So, my change would be what goes on in the classroom. The change would be to shift the idea of what it means to teach a class. The classical thought of teaching is one person in front of the room dispensing knowledge. We’ve since evolved a bit with cooperative group work, project based learning, literature circles, the workshop model, and even flipped classrooms. But, in the end, it is still primarily about the adult in front of the room worrying about “how can I fit this in?”
That is the question that needs to leave education. “Fitting things in” isn’t teaching. It is about complying with curriculum demands in spite of student needs. Get a group of good teachers in a room who want to talk about improving education. There will be so many ideas, but inevitably there will be the feeling of “how can I fit all of this in?”
My desired change would be to allow Teachers to have the confidence to give up the lead role and let the individual student dictate the lessons. Obviously, that would require a complete demolition to tradition lesson plans. It would require a change to the observation and evaluation methods by Administrators. It would require a change to how we view curriculum.
It would also involve trusting kids and giving them some credit.
That’s a difficult piece for Teachers. Kids are there to be taught. We have the knowledge. How do kids know what they need to learn? So, many will rely primarily on whole class lessons. Sure, there might be group activities now and then, but the primary content dispensing comes from one person talking to a group of kids. Obviously, there is a time and a place for this. Whole group instruction should not be obsolete. However, it should not be the primary form of instruction.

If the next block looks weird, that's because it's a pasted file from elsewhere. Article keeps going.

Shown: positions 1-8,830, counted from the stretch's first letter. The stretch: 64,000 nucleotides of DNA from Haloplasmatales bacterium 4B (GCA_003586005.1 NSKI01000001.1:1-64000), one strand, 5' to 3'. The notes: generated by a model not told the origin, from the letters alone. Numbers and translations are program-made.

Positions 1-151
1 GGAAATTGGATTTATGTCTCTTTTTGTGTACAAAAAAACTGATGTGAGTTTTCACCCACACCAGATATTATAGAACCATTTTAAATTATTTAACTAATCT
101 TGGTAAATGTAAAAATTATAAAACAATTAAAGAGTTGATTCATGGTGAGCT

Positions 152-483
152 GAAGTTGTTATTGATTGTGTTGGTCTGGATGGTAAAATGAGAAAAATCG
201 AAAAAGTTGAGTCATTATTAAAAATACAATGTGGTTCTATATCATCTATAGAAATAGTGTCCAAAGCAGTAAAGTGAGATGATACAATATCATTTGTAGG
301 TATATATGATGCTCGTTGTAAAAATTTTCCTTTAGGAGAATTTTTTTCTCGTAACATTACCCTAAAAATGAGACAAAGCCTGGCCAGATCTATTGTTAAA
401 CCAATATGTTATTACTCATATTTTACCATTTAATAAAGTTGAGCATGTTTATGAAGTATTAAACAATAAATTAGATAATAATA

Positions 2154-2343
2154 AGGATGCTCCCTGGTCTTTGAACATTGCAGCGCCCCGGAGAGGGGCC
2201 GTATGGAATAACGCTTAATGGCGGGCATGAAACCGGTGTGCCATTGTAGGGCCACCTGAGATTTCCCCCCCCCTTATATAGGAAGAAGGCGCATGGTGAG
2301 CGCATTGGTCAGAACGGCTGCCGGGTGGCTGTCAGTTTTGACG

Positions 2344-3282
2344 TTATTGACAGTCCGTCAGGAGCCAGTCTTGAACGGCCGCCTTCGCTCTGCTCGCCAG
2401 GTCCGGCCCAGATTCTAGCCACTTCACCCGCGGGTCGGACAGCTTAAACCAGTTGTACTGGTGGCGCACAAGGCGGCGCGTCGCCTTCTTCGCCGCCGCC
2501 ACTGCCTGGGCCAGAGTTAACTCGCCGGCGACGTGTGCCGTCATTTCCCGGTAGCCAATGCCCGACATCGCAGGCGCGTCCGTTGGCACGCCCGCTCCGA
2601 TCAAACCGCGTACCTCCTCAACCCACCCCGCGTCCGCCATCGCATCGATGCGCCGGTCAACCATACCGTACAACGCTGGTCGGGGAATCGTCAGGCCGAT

But, that involves a whole lot of trust. How can we ensure that kids are getting the skills they need to master the course objectives? Many will use the whole class approach because it ensures that the content was covered. If a student fails, a Teacher can defend by saying that it was covered. But, is that really teaching? Is that really differentiation? Why does a Teacher have to be in front of the room on most days? Can we break away from the tradition view of what it means to be a good teacher and do what’s better for kids?
If we want true differentiation in a classroom and to have kids become passionate about what they are learning, the traditional whole group approach doesn’t work for every single lesson. An excellent lesson can happen without a Teacher actually starting class or being the focus of the lesson. After establishing a routine, students can come in, choose their activity, work on the activity, and the Teacher can work one on one with kids throughout the period. It can happen and it does work. Elementary Teachers do this with great success. Secondary Teachers need to embrace it. It can be done in every subject, even Math.
I also teach a graduate level class about literacy in the Middle School. One student, a Math Teacher by day, gave an example of this. She took a class period to teach the concept of average by using whole group instruction. Instead of homework, she had a flipped video for review, if her 6th grade students wanted. The next day, she laid out different scenarios for average. Some were sports related. Others were finding TV ratings. Essentially, there were a variety of different, real world problems to solve. The students could pick any of them. She circulated throughout the room, reinforcing concepts to certain students. She knew some kids needed more of her than others because she is an observant Teacher who knows her kids well. Every kid was engaged working on a common skill, but all were doing different, interesting things. At the end of the period, kids were actually asking for more scenarios. They were even willing to do them for homework. She continued this type of format for the next couple of days, checking in with each student before moving on to the next concept. For the kids who got it, they had more challenging scenarios. For the kids who struggled with the concept, she worked with them one on one. Every single student in the class was challenged.
If you break down that classroom setup, it was quite engaging to the students. They had choice with their work and final products. They each had one on one time with the Teacher, while working through a problem. This was an outstanding format for learning a math concept. And, it was done without an objective written on the board, a do now, a lecture, and homework. She had the courage to break away from the traditional lesson and do something far better for kids.